"Sweet Art Appreciation" a short story by Jackqueline W. Siglin from the Big Bend Gazette January 2008
Jan 26, 2008
|I purchased the local paper (the only paper as they say) for the Big Bend area on our way out of the park. That night in Del Rio I read it and was surprised to see an article the Prada exhibit. It wasn't until I got to the end that I noticed it was a short story...here it is.
"Is he dead?" The woman asked.
"I don't think so, mam. He's got a strong pulse." Deputy Gonzales stepped from the tangle of metal and glass that had been a window in the Prada Marfa art installation north of Valentine, Texas. "The ambulance is on the way. My partner will stay with him until then."
"Thank the lord," the woman dabbed at her eyes with a hankie.
"Can you tell me what happened?" About two-thirds of a 40' NewMar Mountain Aire motor home stuck out from the minimalist art project, most of a gray Prada canopy draped across its roof.
"I don't know," she said. "We stopped at that cute little post office in Valentine. Next week is February 14th, and I wanted my envelopes stamped, like the Visitor's Guide said they would. After we pulled in, I told him I'd only be a minute, but Harold's an impatient guy. Maybe I talked a little too long to the clerk."
Deputy Gonzales took out a white accident form. "Your husband's name is Harold?"
"Yes." The woman nodded. "Harold Henderson, and I'm light Henderson. That's short for D'Light." She winked at him. "We're from Milwaukee. Anyway, like I was telling you, Harold was gone."
"And you found him here?"
"Someone came running into the post office saying an RV had gone through the window of that funny store which doesn't sell things. I knew it had to be Harold. He can be so careless. I caught a ride with a nice man in his pickup. We tried to get to Harold, but the pullout steps wouldn't work. I didn't know until you told me just now if he was dead or alive."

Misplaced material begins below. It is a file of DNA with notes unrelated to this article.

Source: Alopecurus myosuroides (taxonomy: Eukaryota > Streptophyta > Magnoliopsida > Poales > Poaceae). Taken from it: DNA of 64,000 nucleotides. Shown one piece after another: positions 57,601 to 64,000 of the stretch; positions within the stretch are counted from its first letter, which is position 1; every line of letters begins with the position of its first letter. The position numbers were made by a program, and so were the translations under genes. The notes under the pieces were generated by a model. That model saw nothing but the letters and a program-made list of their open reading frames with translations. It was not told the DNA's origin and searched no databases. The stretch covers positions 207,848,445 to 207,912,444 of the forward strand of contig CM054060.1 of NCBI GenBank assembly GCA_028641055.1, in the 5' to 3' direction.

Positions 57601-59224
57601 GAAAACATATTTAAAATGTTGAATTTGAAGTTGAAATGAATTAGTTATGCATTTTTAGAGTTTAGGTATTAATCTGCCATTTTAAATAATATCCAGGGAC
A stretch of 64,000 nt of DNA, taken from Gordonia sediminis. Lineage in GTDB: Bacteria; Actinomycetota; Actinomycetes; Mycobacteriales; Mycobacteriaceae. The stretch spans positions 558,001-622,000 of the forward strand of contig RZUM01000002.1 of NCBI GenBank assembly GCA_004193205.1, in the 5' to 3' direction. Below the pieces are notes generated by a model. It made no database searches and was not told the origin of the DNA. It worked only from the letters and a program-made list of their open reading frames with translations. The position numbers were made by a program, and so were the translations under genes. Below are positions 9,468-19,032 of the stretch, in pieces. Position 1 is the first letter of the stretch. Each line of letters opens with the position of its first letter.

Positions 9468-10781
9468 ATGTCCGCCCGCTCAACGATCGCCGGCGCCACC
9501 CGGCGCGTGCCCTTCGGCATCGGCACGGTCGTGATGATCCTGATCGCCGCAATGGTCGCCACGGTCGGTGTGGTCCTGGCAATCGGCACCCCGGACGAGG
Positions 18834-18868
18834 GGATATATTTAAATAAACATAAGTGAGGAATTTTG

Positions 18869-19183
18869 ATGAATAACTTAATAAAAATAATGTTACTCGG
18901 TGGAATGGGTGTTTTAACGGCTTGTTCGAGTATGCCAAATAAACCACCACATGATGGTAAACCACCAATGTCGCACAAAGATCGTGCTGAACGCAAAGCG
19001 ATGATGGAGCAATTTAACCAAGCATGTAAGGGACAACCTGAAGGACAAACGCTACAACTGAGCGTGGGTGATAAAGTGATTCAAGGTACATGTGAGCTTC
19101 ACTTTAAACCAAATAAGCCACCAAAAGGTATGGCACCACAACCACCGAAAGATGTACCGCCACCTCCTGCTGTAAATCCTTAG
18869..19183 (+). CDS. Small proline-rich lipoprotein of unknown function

The scream of sirens covered the Deputy's next question. In single file, the wrecker, ambulance, and Prada Marfa's overseer careened into the gravel pullout. The EMT's headed to Harold, the wrecker driver sauntered to the RV, and a thin woman, dressed in black, hurried over to Light and Deputy Gonzales.
"My god, it's in shambles," she said.
Light smiled at her. "Fading into oblivion."
"Pardon," the woman said.
"That's what I read in the article in the Visitor's Guide. Eventually it will become a ruin."
"Eventually might be the key word," the woman spat. "This looks like a train wreck."
"You could always pay them to leave the RV in there," Deputy Gonzales said, a smile playing at the edge of his lips. "Give it that experiential slant."
The woman sniffed.
Light sat on the edge of the Harold's bed at the Big Bend Regional Medical Center. "The RV repair guy said it didn't look too bad. That fake store was made of adobe, but it wasn't too solid. The engine's ok, we'll need a new grill, bumper, work on the doors."
"You get the purse?" Harold asked.
She smiled, pulled the black Prada bag out of a sack. "You are such a sweetie."
"Anything for you, Light," he whispered. "Happy Valentine's Day."
Isn't that a great story?